Coach Matt PainterClick Players Lewis Jackson, JaJuan Johnson and Chris KramerClick Post-Game AudioHere to view this Link.Here to view this Link.
Purdue committed 22 turnovers, shot 26 percent from three-point range and, for good measure, missed a dozen free throws Saturday night.
In spite of it all, the Boilermakers rolled over an Arkansas-Pine Bluff team decisively overmatched in every phase of the game, as Purdue snapped a two-game losing streak with a 90-42 win.
It was a win that was important for Purdue's psyche following back-to-back losses.
"This helps us a lot mentally," Chris Kramer said. "To come in and win the way we did, it's good for us."
The Boilermakers - playing without Robbie Hummel, sidelined by a bruised back and iffy for Tuesday's road trip to Ball State - compensated for its imperfections by forcing an astonishing 35 turnovers and holding the still-winless Golden Lions to 23-percent shooting.
(Oddly, Pine Bluff, a 17-percent three-point shooting team coming in, made 7-of-18 treys, accounting for half its points.)
"Their team had one primary ball-handler," said Kramer, who didn't start after spending the week battling illness. "We tried to take him away and make their other guys handle the ball."
Forward and Fort Wayne native Tyree Glass was the only Lion to do anything offensively, hitting five threes in an 18-point outing. But he also posted the most dubious of double-doubles, turning it over 11 times.
The level of competition left much to be desired, but Purdue played well defensively, a must after its consecutive defeats.
"I thought we did a good job ... getting pressure on the ball, just that initial surge," Coach Matt Painter said. "I think teams are getting things too easily (against Purdue) or we're not disrupting them enough to start their offense. ... Tonight we did a better job of disrupting what Pine Bluff was trying to do."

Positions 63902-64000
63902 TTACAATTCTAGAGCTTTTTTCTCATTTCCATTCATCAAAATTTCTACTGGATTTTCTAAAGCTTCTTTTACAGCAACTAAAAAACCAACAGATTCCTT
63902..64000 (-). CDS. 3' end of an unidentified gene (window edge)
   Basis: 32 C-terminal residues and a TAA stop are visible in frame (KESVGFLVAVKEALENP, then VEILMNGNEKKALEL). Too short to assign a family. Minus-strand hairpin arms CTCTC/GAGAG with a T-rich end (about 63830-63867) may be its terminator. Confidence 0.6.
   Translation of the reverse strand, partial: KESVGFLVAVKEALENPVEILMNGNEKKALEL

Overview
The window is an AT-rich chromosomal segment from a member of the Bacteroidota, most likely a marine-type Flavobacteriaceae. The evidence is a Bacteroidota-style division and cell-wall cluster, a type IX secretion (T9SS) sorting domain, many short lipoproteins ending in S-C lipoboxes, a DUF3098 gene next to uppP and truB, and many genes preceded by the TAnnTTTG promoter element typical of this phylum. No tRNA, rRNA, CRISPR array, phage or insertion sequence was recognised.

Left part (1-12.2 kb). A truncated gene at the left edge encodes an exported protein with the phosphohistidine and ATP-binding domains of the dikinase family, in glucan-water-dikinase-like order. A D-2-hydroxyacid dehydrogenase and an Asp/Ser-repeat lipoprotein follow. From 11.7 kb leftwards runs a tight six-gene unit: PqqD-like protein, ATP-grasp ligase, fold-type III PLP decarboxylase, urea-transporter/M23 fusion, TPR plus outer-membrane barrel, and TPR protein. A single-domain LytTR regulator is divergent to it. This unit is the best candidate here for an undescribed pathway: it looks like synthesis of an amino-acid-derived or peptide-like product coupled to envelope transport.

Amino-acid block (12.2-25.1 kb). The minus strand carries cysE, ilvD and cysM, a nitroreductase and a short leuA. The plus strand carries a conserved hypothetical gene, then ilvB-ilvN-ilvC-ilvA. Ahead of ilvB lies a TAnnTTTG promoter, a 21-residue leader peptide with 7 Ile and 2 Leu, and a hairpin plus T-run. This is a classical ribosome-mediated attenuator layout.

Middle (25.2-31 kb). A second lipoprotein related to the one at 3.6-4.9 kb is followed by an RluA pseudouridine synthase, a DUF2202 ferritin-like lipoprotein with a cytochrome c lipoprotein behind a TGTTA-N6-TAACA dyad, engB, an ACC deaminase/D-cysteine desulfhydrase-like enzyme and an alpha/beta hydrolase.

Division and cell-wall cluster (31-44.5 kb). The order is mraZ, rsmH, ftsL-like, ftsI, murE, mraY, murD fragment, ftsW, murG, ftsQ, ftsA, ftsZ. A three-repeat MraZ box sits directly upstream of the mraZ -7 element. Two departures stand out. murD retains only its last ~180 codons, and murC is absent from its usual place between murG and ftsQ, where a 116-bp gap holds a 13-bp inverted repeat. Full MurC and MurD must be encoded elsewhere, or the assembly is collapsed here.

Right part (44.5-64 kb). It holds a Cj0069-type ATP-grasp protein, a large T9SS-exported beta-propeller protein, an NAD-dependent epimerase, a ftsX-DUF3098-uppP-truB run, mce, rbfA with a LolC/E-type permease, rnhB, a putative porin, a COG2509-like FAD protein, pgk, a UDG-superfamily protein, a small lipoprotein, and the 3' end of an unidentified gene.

Playing against a vastly inferior foe after its meat-grinder back-to-back gauntlet of Oklahoma and Duke, Purdue, though sloppy, left no doubt from the get-go.
The Boilermakers scored the game's first 11 points and kept Pine Bluff scoreless through the first seven-and-a-half minutes, opening up a 17-point lead around the half's halfway mark. Purdue ended on a 6-0 run to lead by 21, 44-23, at halftime.
The second half was irrelevant.
With Purdue up 39 with 7:44, Painter cleared his bench, and with seldom-used reserves Chris Reid, Bobby Riddell and Mark Wohlford on the court, the Boilermakers extended their lead to as many as 49.
Sophomore big man JaJuan Johnson was dominant, scoring a career-high 20 points, including a trio of wicked dunks, and grabbed eight rebounds.
Starting alongside his fellow post, Nemanja Calasan dropped in 12 points and corralled a team-best 13 boards as Purdue uncharacteristically pummeled its visitors on the glass, 49-33.
E'Twaun Moore scored 15 and grabbed six steals, but off-set them with seven turnovers.
Marcus Green added 12 points, most of them in garbage tuime, and Keaton Grant chipped in 10 in only 18 foul-plagued minutes.
Purdue won with ease despite being short-handed, with Hummel sitting out, unavailable unless desperately needed.
"We all had to do our part," Johnson said, "do a little more, making the little hustle plays Rob usually makes. It was a team thing. ... Everyone just had to step up."
Hummel said he took a knee to his lower back late in the Duke game, causing persistent pain.
"(Wednesday), I couldn't get out of bed," said Hummel, who said the pain's at its worst when he jumps and, worse yet, when he lands.
The sophomore hopes to play Tuesday night at Ball State.
"I've never really had to sit out," Hummel said. "I've never really been hurt before, so it's something new. I'm just trying to cheer my teammates on."
Additionally, freshman guard Ryne Smith once again didn't dress because of a skin infection on his leg he hopes will clear up soon.
That, in part, meant first-half minutes for Riddell and Wohlford after Purdue's available guards picked up some early fouls.
Kramer played, but only after missing most of the week's practice because of a stomach flu.
"I just tried to battle through it and give my team as much as I could," Kramer said.
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